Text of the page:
Washington D.C., May 18, 2017–Authorities in Iraq’s western Al-Anbar Province should rescind their order closing the Ramadi office of satellite news channel Dijlah TV, the Committee to Protect Journalists said today. The Council of Al-Anbar Province on May 16 ordered the bureau closed, days after the Jordan-based channel aired a report alleging local government officials were involved in smuggling fuel and fighters to the Islamic State group.
The channel reported on its website that the council, the province’s legislature, had ordered its Ramadi office to close because of a report the channel aired two days prior that included audio recordings and images of documents purporting to show that local government officials were involved in smuggling oil and fighters to the Islamic State group. Ahmed Zangah, the station’s news manager, told CPJ that their Ramadi correspondent received a phone call from a local government official instructing him to cease reporting in the area, and that the channel had instructed the correspondent to comply. The channel’s other bureaus in Iraq continue to function as usual, he said.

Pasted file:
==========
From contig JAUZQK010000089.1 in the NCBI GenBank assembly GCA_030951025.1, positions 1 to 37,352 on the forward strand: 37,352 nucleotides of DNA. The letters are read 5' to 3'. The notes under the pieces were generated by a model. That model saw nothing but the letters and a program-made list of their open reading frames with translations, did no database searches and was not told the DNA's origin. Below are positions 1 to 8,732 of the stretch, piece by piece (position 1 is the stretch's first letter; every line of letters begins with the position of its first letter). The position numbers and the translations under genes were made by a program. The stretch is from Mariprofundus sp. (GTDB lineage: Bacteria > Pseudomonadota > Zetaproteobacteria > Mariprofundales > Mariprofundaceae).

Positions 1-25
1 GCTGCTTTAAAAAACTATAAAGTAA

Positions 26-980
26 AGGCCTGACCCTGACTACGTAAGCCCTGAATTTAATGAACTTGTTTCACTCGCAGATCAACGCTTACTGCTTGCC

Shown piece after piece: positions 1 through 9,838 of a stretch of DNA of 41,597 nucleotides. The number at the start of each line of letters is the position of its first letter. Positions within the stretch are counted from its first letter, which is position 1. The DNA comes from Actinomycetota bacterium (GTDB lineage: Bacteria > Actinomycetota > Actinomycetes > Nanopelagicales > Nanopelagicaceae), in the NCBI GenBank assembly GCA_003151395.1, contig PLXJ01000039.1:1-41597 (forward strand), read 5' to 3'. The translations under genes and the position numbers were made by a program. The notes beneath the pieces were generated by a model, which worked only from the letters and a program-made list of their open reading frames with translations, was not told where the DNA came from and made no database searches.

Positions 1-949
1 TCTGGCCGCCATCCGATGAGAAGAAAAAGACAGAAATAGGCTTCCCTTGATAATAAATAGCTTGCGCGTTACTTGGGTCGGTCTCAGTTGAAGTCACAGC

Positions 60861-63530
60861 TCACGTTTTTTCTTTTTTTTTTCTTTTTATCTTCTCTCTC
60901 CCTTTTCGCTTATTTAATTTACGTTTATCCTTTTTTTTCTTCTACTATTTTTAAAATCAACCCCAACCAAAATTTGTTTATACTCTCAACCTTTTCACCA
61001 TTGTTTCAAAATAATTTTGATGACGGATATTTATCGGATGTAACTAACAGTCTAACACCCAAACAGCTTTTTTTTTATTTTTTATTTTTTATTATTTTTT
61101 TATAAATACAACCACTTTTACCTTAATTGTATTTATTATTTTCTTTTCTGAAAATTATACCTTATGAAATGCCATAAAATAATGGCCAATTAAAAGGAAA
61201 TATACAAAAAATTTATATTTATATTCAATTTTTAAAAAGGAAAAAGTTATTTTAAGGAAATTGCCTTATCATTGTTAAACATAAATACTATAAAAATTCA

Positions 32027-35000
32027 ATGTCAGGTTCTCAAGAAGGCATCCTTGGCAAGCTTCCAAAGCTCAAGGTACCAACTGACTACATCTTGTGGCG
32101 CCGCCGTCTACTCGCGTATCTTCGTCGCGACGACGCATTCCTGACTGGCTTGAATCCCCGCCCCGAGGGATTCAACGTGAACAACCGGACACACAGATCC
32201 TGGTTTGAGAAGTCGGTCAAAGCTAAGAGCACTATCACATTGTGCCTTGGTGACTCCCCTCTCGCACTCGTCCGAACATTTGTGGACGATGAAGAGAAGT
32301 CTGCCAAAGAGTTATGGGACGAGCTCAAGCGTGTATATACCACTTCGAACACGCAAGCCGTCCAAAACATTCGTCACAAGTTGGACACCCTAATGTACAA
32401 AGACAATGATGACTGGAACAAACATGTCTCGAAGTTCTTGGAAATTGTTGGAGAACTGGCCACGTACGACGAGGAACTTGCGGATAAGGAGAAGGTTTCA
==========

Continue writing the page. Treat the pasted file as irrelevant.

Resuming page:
“If authorities in Iraq’s Al-Anbar Province dispute Dijlah TV’s investigative reports, they should publicly and convincingly refute those reports, not close down the station’s office,” said CPJ Middle East and North Africa Program Coordinator Sherif Mansour. “We call on Iraqi officials to rescind this order, and to cease trying to censor the news.”
In its May 16 report on the bureau’s closure, Dijlah TV aired audio of council member Taha Abdel Ghani saying that the council had ordered the bureau to close because the channel had “departed from independence and neutrality,” had attempted to bring down the regional government and its symbols, and had sought to destabilize the region in an effort bring back rule by the Islamic State group. In the same report, Dijlah TV denied Abdel Ghani’s accusations and said the council had overstepped its authority.
Abdel Ghani, of the Al-Anbar Council, did not immediately return an email or messages sent via Facebook requesting comment. The Iraqi Communications and Media Commission, a regulator, likewise did not immediately respond to CPJ’s email.